Our original call time was 8am but I was awake at 6 and reached Watercross before 7.20am.
With that spare time, I had everything loaded up in my vehicle save for the kayak itself.
With no response from Nordin, I turned to the whatsapp group for Native owners for help with loading the kayak. With encouragement and understanding the key issues and key points to loading up such a large and heavy kayak by myself, I eventually managed to do it, much to my surprise.
I briefly considered launching at Pasir Ris instead of NSRCC but I had already loaded the kayak up the van and Nordin and I had an important scientific based project to conduct at NSRCC.
By 8.45am and without a response from Nordin, I decided to call him. He said he would arrive at 10am. So I told him that I would buy the bait and told him to meet me directly at the launch point instead.
I reached NSRCC at 9.45am but he wasn’t there so I decided that I might as well try unloading the kayak too, which I managed to do, with about the same level of difficulty as loading.
New and improved water resistant enclosure for the SJ4000/5000. This time, I’m using a container with a locking mechanism. This container, like the last, is also bought from Daiso.
This time, I skip the waterproof connector on the camera end and just run the cable in directly. I also use a ram mount instead of the mount that comes with the SJ4000. As this container has locking grips, I had to mount the mount on the front instead of the bottom.
By 10.30am I had everything set up so I called him again but he said he was on the way from Jurong (where his kayak was stored). Naturally, I was slightly regretting my decision to not just launch at Pasir Ris.
As I expected Nordin to arrive shortly, I left my kayak just behind my vehicle. The shuttle bus that was to become a very familiar sight had managed to squeeze past me with surprising dexterity.
By 11.15am, Nordin still wasn’t here. The head of security for NSRCC eventually paid me a visit and curiously questioned me about my kayak, kayak habits and success rate. Before he left to do whatever it is he does, we had a nice chat and he related to me his past exploits from his younger days when he was always on the water. Shortly after, 2 other guys working at NSRCC also paid me a visit and enquired about my kayak and adventures as well. Slightly annoyed that I was put in a situation where I had to load up my heavy kayak all by myself, I semi jokingly offered all three of them the opportunity to buy my kayak.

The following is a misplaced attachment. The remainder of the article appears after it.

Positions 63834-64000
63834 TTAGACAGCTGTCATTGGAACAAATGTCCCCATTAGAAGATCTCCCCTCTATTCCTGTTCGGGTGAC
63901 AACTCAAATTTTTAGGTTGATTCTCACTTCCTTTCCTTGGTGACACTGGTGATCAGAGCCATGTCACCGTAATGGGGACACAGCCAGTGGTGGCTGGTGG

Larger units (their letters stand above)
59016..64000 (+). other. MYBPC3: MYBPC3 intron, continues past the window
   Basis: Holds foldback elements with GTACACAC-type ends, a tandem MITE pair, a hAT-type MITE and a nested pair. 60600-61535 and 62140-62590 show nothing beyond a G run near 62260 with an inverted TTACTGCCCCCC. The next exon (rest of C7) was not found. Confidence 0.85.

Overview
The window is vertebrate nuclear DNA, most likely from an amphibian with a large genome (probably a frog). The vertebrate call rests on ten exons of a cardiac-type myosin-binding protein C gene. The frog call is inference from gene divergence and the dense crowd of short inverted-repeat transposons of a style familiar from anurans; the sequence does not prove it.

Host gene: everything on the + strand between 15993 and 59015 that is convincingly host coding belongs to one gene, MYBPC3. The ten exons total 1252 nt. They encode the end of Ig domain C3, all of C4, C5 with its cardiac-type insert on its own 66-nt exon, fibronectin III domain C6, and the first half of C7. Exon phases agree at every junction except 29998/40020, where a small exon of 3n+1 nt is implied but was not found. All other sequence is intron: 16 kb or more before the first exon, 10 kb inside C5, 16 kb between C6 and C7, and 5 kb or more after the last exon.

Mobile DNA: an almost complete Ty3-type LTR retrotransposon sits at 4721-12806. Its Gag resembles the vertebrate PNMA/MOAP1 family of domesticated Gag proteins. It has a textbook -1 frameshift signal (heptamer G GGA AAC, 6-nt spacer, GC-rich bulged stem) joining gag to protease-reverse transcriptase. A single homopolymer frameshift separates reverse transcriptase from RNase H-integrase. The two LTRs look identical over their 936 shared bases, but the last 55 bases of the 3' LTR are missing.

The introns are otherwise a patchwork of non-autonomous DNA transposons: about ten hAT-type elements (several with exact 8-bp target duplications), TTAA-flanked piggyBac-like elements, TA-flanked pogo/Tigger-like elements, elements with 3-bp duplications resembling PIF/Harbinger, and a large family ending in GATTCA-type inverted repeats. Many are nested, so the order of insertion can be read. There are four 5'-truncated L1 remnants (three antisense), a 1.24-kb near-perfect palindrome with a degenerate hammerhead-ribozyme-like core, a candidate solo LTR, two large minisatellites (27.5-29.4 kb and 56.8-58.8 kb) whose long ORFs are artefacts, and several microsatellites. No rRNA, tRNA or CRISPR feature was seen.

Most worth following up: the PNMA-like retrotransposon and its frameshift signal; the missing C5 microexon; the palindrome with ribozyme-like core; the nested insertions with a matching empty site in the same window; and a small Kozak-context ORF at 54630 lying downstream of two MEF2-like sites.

At 11.45, I called Nordin who said he was still on the PIE with an ETA of half an hour. At 12.45 he still was not there. Throughout this time, all communication was initiated only by me.
I considered launching first and meeting him on the water but the tide was unfavourable for a solo launch.
That shuttle bus had now past me at least 3 times and always managed to squeeze past me very accurately. Getting wise to the fact my kaki would not be coming anytime soon, I moved my kayak somewhere less obstructive (it only took up 2 extra feet of width of road that the bus was travelling on but I felt that the gesture would be appreciated).
I whiled the time away by eating the beancurd that I had bought for Nordin, joking with some close kayak kakis in a whatsapp group about how my 600 grams of prawns had now multiplied by a factor of 2 and other silly ideas like the software in my camera becoming self aware and the bacteria in the beancurd bowl becoming intelligent enough to try and open the lid on the Tupperware box.
When he finally arrived at 1pm, I could see that he was embarassed but I was waiting for an apology. When none was forthcoming, I gave him a little grilling to coax it out of him. Apparently, he had been having a string of bad luck this morning, with forgetting things and having to drive back and forth and etc. I pointed out that the only thing I was really annoyed with was the lack of communication.
He set up his gear and we were in the water just after 2pm.
We tried fishing at the spot where I had caught my flathead last time round but the current and wind was not favourable. So we drifted to a nearby yellow beacon where we settled down and anchored and waited for the fish.
I somehow managed to foul hook this guy after I got annoyed by all the little nibbles it made.
Annoyed by the incessant nibbling going on, I set myself free and began drifting west where I landed these 2 guys.
A kind of Parrot Fish that’s different from what I’m used to seeing and/or catching… not that I catch a lot of these guys.
There was a particular drift line where I caught those fish at and I would only get action at a certain point along the drift line so I gave up and tied off to Nordin, who by now had got a few fish as well (I apologise but I don’t know where the pictures are).
The fish started getting smaller and smaller.
I gave up after about an hour or so and decided to try drifting slightly further out.
I eventually came across a mound on the sea floor where I caught this little guy.
We stayed out right till dusk (Nordin told me as reparation for his tardiness, we could stay as late as I wanted to, but I wasn’t going to push it) and caught nothing else so we headed back.
The end of a short day of fishing, but a long day with my kayak.
Shawn started fishing in 1994. He caught his first fish (an Ah Seng) on that very first trip to Changi Carpark 4 (before it was barricaded). He built up his fishing knowledge and gear over the years but still keeps his old gear, just like the memories.